As a six-year-old in the mid-1960s, Hany was sent by his mother and grandmother to a Catholic-run mission school in Western Australia. Their hope was he’d get a better education there than he would at home with them. But in the two years he spent there, the repeated sexual abuse he suffered made learning all but impossible.
Like Hany, most of the children at the school were Aboriginal. The school was divided into sections, for older and younger students. Hany had sisters and cousins there, but when he became a victim of vicious sexual attacks by older students, no one in his family could help him. ‘They had no voice’, Hany told the Commissioner.
Hany was anally raped again and again by three older boys. They sometimes abused him alone and sometimes in a group. Often there were others watching. He’s sure he wasn’t their only victim. ‘I think it was part and parcel of this institutional process’, he said. ‘They did it just like it was normal.’
Though terrified of the boys, who threatened to kill him if he told anyone what they were doing, Hany nonetheless tried to report them. He was never in doubt that what they were doing was wrong.
‘My grandmother taught me that. She said, don’t let people harm you’, he told the Commissioner. It’s her strength, he explained, that gave him the courage to come to the Commission. ‘The only reason why I’m very strong about this whole process is because of her … It taught me to say this is wrong.’
But as a child, saying it was wrong made no difference. Hany reported the abuse to a priest at the mission, but nothing changed. Looking back, he believes the priest was complicit in what was happening. Hany also told the Mother Superior. ‘[She] was very kind and very loving to me’, he recalled. ‘She gave me a listening ear.’ But again, it made no difference.
Eventually, the principal of the mission school found out what was going on and organised for Hany to go back home to his family. He was eight by then, and the abuse had caused him to develop a terrible stammer. ‘I couldn’t get words together, there was no words coming together because there’s so much emotion built up in my body that you can’t breathe properly … You’ve been sexually raped and you lose your sense of trying to express yourself.’
Home again, with a disabling stammer and literacy problems arising in part from a severe ear infection, Hany found himself treated as stupid, as ‘not all there’, he said.
The stammer lasted throughout Hany’s high school years and beyond. In the end a family member helped him manage it, and Hany went on to study and to have a successful career. Now in his 50s, he has a busy working life and is an active member of his community.
He’s achieved this by doing a lot of soul-searching, he said, and reading. ‘I had to read a lot of books. I have mountains of books and I keep reading all the time, to self-help me.’ Buddhist meditation helped as well. ‘It provided me with my silence, it provided me with a sense of switching off’. In recent years he’s also had support from a counsellor.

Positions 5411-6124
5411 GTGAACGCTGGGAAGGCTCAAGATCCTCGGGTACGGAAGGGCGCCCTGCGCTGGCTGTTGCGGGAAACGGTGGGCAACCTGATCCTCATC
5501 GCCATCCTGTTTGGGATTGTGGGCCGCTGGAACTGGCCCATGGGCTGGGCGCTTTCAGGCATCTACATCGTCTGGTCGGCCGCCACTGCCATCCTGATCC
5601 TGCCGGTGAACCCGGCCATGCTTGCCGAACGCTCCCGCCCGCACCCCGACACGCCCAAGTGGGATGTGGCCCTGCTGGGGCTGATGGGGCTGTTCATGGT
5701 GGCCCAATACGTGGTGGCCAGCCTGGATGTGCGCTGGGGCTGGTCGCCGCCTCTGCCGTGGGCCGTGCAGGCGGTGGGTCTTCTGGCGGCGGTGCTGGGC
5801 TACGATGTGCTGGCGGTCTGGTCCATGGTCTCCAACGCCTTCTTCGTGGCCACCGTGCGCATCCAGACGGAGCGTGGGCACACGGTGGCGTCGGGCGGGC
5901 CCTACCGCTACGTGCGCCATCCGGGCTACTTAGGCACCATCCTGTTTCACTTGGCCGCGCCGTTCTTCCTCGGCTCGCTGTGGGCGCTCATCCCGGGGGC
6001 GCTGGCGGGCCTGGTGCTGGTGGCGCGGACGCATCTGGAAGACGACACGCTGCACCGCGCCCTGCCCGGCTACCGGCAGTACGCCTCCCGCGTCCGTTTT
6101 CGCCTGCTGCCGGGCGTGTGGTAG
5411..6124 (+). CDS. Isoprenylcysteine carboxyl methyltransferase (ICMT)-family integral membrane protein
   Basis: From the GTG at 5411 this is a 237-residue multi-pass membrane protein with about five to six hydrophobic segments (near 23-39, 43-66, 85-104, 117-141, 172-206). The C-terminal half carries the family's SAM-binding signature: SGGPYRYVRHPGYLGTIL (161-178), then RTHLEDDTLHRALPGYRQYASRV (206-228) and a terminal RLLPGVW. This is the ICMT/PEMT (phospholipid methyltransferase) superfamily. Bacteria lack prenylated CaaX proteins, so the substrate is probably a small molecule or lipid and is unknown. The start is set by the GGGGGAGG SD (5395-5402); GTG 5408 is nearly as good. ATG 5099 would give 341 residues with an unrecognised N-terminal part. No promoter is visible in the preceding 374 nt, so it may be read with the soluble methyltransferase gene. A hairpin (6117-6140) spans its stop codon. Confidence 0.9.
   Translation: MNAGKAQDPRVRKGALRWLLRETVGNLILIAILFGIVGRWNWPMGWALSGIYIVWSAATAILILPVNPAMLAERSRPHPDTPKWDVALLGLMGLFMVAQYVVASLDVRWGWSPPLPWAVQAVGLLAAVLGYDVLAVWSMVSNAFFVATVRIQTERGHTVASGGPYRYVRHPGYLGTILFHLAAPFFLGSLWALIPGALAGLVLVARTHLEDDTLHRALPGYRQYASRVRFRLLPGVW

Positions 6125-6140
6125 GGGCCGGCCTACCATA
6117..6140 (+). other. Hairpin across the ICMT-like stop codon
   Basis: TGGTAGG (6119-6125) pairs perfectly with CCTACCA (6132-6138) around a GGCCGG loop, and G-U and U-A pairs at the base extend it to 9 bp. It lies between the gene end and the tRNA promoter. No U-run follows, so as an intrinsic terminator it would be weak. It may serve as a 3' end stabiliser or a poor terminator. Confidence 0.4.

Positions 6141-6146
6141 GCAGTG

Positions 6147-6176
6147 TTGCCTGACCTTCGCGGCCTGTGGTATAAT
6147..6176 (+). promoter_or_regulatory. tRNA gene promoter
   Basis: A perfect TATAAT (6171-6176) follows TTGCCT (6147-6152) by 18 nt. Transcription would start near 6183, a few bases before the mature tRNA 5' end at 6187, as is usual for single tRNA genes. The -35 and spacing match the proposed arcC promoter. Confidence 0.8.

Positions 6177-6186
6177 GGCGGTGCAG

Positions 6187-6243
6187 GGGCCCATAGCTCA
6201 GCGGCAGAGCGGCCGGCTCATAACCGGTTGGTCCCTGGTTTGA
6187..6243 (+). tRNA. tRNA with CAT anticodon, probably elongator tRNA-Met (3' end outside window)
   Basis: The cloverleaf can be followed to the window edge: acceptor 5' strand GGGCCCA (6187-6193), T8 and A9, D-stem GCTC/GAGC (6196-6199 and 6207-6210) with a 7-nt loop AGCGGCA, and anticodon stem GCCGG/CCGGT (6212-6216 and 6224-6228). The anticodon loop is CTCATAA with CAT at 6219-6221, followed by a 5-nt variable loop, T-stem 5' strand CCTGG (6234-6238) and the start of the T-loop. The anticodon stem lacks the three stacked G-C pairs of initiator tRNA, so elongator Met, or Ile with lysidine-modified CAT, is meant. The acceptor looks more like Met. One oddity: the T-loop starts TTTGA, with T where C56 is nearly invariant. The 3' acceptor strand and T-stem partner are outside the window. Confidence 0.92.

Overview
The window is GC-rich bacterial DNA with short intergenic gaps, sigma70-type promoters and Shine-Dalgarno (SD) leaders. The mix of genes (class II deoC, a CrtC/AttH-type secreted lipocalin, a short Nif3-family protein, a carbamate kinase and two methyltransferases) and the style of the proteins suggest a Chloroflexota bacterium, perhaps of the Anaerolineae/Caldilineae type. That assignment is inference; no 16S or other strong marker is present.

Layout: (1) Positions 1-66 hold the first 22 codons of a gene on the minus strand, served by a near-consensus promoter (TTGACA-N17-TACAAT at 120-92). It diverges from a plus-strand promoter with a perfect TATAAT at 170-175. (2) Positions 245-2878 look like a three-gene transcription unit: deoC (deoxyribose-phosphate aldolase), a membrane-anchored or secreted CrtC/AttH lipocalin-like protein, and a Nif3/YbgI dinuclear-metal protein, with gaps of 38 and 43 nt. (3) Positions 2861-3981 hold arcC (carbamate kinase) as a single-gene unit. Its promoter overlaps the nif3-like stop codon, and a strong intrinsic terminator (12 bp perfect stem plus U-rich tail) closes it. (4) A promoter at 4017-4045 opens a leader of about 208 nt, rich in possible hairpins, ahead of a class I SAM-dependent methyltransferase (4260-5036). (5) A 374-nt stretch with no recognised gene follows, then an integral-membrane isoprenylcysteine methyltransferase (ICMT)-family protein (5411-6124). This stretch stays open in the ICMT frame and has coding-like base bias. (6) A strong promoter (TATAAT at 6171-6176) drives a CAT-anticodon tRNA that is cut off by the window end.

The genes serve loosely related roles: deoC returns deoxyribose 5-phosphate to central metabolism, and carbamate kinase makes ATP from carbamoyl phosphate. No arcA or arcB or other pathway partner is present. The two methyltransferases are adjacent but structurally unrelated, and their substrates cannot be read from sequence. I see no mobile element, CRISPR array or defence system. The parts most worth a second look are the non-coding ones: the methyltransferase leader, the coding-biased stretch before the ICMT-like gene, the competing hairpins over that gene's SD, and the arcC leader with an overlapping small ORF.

Before that there were years of alcohol abuse and difficulties maintaining relationships, with partners, children and his wider family.
‘My first relationship, the second relationship, my third relationship – and you go, “Can I stop now? What am I doing wrong? What is it?” And my inability to communicate with my kids, to show the affection, to show the love for my children … It’s almost like your emotional process has just completely switched down. You don’t want to talk about nothing. You go out the back and you keep quiet …
‘I’ve lost my family. I think that this has affected me, because of my feelings, I don’t know how to feel. I do feel compassion, but as a survivor I don’t know how to feel for a family. And so I’ve got family members that I don’t even see.’
Hany received a compensation payment through a Western Australia government redress scheme and is seeking a settlement from the Catholic Church. He reported his abusers to police several years ago and has become estranged from relatives and other in his community as a result. The police are yet to take any action.
Despite appearances, the impact of the abuse doesn’t lessen, he said.
‘There are moments where I’m a shell of an individual. Where things happen where you could be driving a positive message and all of a sudden you become a shell. Your body starts to tingle and you feel dirty, you feel like you want a shower. You feel like you lose your self-worth, your self-esteem …
‘I might present it here pretty well, I can present it okay but there’s times when I can’t communicate, when I have to close the door, when I have to go for a walk or I have to be with myself and in my own silence, because of this damage.
‘It has lasting effects. I don’t think I’ll ever overcome those effects.’